Water is everywhere in Love and Other Acts of Courage. Maritime attorney Max Gildea sees it from his office window, flowing under the Golden Gate bridge, and from the terrace of the house he has built on a jut of land overlooking the Pacific. Near New Zealand, in the Tasman Sea, a vast deep tide of it overwhelms and sinks the yacht, Sylph. Off Australia, turquoise waters hide what has happened to a couple left behind on a dive trip. And in Sydney, a reporter seeking answers watches water flowing under the Harbor Bridge and on past the Opera House.
Love and Other Acts of Courage takes place in all of these settings.
A number of years ago, I read a story about a freighter colliding with a yacht and then sailing away, without attempting a rescue. Of the two adults and two children on the yacht that night, only one, a woman, survived.
I subsequently learned about the limited options available to that survivor to make the freighter crew pay for their incompetence in hitting the yacht and their inhumanity in leaving the scene without attempting a rescue. In real life a suit was filed, and there was, eventually, some sort of settlement. But the crew members were never held accountable for their heartlessness.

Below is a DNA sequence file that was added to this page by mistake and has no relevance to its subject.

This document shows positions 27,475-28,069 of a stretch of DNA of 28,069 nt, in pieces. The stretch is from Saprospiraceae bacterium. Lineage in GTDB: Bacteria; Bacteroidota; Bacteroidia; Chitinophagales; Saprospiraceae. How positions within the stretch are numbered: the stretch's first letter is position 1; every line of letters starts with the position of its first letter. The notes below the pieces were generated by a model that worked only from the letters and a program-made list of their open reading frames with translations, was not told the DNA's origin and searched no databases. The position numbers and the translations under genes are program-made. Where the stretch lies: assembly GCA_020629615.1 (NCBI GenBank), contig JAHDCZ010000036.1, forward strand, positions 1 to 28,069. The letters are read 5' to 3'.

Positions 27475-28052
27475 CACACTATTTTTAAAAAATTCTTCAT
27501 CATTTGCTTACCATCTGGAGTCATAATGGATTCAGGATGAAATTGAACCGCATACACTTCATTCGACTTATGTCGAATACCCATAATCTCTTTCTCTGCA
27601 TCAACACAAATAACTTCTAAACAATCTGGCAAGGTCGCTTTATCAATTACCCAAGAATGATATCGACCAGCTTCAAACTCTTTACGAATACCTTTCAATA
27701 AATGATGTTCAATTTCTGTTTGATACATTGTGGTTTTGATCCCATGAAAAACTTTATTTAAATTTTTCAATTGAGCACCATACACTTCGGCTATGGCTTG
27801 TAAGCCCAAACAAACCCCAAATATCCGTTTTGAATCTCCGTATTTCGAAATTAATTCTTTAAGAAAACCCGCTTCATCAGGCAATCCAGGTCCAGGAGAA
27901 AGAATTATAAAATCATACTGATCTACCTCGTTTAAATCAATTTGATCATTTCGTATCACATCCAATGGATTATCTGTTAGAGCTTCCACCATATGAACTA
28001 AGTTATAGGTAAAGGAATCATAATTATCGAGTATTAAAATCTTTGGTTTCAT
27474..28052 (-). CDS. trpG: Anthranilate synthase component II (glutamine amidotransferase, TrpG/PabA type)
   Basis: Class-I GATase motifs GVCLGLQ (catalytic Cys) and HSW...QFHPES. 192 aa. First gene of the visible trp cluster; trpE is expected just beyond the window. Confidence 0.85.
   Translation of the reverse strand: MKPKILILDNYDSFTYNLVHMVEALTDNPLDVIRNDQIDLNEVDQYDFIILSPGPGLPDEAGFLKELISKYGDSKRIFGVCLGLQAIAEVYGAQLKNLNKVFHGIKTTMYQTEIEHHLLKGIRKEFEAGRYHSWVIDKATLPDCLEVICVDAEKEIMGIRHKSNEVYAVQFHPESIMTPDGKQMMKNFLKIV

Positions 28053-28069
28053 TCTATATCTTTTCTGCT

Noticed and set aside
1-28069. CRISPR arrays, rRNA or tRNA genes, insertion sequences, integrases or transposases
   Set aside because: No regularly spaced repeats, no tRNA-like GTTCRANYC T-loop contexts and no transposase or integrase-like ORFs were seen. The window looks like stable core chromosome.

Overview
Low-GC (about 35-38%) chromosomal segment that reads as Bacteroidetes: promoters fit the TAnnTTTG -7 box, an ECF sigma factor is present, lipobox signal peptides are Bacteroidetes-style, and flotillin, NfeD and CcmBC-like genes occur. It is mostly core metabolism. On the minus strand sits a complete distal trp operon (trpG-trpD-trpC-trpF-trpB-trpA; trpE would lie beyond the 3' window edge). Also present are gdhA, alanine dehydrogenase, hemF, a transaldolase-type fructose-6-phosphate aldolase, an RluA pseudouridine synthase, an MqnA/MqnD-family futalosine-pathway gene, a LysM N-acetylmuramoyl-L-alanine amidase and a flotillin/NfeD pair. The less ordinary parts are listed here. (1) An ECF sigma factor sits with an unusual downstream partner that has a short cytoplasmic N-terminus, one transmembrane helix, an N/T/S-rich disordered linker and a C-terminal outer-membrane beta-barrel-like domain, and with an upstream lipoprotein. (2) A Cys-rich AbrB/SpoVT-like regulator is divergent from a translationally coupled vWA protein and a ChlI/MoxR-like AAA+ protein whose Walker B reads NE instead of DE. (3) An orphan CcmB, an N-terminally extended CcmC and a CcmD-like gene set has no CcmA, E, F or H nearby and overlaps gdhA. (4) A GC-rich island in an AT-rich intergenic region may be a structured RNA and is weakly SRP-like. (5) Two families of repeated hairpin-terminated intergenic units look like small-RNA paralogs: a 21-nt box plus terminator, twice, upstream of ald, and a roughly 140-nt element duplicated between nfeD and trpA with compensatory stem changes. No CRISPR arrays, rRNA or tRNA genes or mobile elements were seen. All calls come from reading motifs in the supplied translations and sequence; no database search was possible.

I felt a similar outrage, mixed with astonishment, at a report about that same time of a dive boat returning from a cruise to the Great Barrier Reef minus two of its passengers. The boat crew failed to react to the extra shoes and bags left behind, and the bus driver didn’t seek a reason why he had two fewer passengers at the end of the day than at the beginning. Having been on such boats, if I were reading about this event purely as a piece of fiction, I would question its believability, which only goes to show that fact truly is often stranger than fiction is allowed to be.
In Love and Other Acts of Courage, I take these events and weave them into a story replete with heroes, heroines, and villains. And because it’s my story, the bad guys are dealt with, while my characters learn that choosing to love is one of the most courageous human acts.